Despite her brothers’ good-natured attitudes, Polley’s likeable sisters, Susy and Joanna, further develop this expansive and mystifying tale. Deliberating on love, divorce, and redemption, the sisters’ testimonies link certain situations to Polley’s life story. In addition, she interviews several people involved with Diane’s acting and singing careers. With familial ties an out-stretched theme this holiday season; Stories We Tell is an ambitious, realistic, and loving portrait of an infectious ensemble. Guided by experience and will power, Polley conscientiously seeks out the truth. No matter the cost to her family’s brick-wall-like structure, she explores every nook and cranny of her subjects’ lives. This honest and dense documentary hurriedly grows a brain and heart. It’s easy to connect to this bunch of charming and surprising subjects. Polley’s career, ranging from star-studded directorial efforts (Take this Waltz) to acclaim-worthy performances (Go, Splice), has blossomed into a commendable and impassioned artistic endeavour. Here, Polley tirelessly pushes herself to honour her family’s name. After the comedic and fourth-wall-breaking opening, the movie delves into anecdotes and points of view. Objectively presenting Diane’s friends and relatives, this performative/investigatory documentary highlights the genre’s raw potential. Elaborating on this format’s glowing intricacies, Stories We Tell provides a though examination of art, life, secrets, and the human spirit. Ably presenting each step of her grand methodology, the end profoundly justifies the means. With a close connection to these subjects, Polley’s style lures us into this family’s past, present, and future. Thanks to its empathetic and heartening narrative, the movie’s cracking pace and revelations comfortingly push it along. With each twist and turn, I heard titters, gasps, and cheers from several overly-enthused, surrounding audience members. Despite the disturbances, it inexplicably enhanced the movie’s hard-hitting narrative. With its pleasant tone and messages, it reminded me that life’s smallest intricacies are immensely important to the bigger picture.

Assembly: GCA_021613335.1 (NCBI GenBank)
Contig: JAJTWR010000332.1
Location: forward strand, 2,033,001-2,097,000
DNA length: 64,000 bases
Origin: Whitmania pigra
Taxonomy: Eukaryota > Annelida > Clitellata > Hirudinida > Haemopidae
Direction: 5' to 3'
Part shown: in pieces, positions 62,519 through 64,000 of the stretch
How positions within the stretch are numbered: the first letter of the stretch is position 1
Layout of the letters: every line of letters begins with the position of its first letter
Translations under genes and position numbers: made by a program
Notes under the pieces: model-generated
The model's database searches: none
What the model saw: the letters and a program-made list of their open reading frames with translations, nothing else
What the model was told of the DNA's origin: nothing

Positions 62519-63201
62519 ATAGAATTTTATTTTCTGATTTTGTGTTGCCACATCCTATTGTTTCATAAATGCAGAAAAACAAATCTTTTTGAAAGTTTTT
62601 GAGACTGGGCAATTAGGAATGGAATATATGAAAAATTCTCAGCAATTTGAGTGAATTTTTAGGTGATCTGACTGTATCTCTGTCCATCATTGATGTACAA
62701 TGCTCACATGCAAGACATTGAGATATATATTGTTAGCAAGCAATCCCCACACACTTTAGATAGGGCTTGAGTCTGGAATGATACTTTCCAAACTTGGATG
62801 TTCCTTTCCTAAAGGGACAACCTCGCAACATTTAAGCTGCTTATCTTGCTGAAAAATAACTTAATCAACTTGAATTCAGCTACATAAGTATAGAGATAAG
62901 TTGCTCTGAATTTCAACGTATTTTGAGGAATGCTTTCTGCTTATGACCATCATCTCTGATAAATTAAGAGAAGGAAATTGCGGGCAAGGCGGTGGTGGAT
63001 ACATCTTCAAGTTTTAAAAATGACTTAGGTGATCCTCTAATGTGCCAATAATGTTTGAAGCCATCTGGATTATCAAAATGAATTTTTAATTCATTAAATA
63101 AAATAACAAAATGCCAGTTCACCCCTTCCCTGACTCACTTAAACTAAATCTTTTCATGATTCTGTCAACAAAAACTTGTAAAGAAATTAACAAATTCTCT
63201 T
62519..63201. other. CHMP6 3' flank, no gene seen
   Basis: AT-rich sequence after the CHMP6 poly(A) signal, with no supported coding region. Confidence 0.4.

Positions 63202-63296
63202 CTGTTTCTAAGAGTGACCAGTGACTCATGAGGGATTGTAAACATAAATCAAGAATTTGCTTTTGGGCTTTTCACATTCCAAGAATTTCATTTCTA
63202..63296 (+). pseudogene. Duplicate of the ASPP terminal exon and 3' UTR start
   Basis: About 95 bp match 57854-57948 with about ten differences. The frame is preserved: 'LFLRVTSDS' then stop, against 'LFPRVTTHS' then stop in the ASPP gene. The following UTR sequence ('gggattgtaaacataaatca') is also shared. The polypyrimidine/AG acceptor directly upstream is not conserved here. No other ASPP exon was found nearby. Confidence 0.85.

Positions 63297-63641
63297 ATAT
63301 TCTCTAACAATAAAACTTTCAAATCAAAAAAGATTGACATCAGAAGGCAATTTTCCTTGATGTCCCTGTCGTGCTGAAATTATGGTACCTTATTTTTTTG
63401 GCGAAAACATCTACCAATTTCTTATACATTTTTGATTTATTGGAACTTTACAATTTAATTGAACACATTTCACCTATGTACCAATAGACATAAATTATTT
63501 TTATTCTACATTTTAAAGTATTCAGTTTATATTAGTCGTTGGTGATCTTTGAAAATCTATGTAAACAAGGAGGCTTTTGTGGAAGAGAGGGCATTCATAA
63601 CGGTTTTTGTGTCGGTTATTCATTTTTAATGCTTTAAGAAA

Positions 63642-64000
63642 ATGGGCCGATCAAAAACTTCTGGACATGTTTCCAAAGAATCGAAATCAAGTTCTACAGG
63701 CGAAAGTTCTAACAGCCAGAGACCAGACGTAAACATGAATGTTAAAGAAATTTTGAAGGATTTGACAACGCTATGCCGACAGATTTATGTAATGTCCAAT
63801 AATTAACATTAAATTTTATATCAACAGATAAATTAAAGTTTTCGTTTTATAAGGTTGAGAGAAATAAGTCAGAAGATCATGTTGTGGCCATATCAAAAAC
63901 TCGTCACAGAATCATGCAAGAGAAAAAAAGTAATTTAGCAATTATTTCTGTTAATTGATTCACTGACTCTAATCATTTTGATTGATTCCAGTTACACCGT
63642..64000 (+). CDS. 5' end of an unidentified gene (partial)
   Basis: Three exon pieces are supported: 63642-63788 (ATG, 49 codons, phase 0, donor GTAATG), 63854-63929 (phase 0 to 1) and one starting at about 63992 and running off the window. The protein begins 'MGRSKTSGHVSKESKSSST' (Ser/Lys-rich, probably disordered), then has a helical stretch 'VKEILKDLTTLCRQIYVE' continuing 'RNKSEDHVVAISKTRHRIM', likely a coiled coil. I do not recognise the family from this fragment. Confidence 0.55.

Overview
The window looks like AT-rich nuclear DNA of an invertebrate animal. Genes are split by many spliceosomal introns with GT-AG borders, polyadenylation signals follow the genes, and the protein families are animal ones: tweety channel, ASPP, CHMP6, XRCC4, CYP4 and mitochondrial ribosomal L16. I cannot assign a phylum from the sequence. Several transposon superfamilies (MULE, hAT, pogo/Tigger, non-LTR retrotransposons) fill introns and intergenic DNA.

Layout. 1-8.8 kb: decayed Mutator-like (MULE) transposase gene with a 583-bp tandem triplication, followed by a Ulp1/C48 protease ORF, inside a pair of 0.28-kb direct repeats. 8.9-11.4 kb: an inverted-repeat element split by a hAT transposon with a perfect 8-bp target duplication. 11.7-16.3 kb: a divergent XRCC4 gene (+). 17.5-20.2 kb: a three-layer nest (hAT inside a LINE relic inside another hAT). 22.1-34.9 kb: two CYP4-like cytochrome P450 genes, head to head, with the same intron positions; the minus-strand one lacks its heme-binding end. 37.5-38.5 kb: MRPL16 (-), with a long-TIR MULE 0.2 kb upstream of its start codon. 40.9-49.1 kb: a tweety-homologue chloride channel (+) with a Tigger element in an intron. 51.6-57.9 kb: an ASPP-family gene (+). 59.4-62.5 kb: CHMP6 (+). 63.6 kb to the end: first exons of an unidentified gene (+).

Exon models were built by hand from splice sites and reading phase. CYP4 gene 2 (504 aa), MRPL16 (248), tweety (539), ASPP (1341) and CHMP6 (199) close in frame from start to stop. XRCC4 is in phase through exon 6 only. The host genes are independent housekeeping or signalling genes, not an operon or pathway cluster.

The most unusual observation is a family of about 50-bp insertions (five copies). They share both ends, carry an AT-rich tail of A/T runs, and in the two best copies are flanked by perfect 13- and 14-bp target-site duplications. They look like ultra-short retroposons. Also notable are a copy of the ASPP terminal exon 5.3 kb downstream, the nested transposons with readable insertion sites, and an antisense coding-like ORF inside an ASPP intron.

“I’m interested in the way we tell stories about our lives.” (Sarah Polley, Stories We Tell).